When I lost my son, Joel, in 2017 to complications due to heroin/meth addiction, I entered a time of deep depression and utter hopelessness. When others tried to offer well-meaning support, they often tried to connect me with “their friend who lost their son in a car accident” or “someone whose child died after a tragic bout with cancer.”
It’s not the same.
There is a stigma associated with deaths of this kind and the judgment that says, “they did this to themselves” or “your over/under parenting contributed to their death,” resulting in unrelenting self-abuse riddled with shame, guilt, and an endless list of “woulda-coulda-shouldas” that you will never be able to correct. Those of us who have experienced this kind of loss understand there is no one-size-fits-all to working through grief. Grief recovery is not linear and we need a safe place where our own kind of “relapse” is understood: in a world where overdose and substance use are in the news daily, there are many triggers that can send us careening back to the very earliest days of our loss with little warning, and an experienced, supportive community assures us these feelings and emotions are completely normal.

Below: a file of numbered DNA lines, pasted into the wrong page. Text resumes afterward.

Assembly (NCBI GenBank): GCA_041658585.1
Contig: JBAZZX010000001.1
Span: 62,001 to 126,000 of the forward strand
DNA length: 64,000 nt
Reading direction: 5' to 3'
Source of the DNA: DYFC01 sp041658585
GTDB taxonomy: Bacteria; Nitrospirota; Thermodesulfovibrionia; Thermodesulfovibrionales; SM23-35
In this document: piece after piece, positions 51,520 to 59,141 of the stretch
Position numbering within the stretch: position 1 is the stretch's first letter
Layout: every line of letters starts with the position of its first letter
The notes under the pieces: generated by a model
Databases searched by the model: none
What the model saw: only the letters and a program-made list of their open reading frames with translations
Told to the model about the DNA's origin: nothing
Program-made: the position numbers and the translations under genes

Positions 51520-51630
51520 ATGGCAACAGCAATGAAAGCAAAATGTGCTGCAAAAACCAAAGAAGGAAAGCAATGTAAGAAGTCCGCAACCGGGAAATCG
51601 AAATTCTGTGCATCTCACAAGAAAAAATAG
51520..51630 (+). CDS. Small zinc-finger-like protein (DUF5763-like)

Whether it’s to alcohol, opioids, cocaine or any other substance, addiction kills thousands upon thousands of Americans every year and impacts millions of lives.
Find help and support today.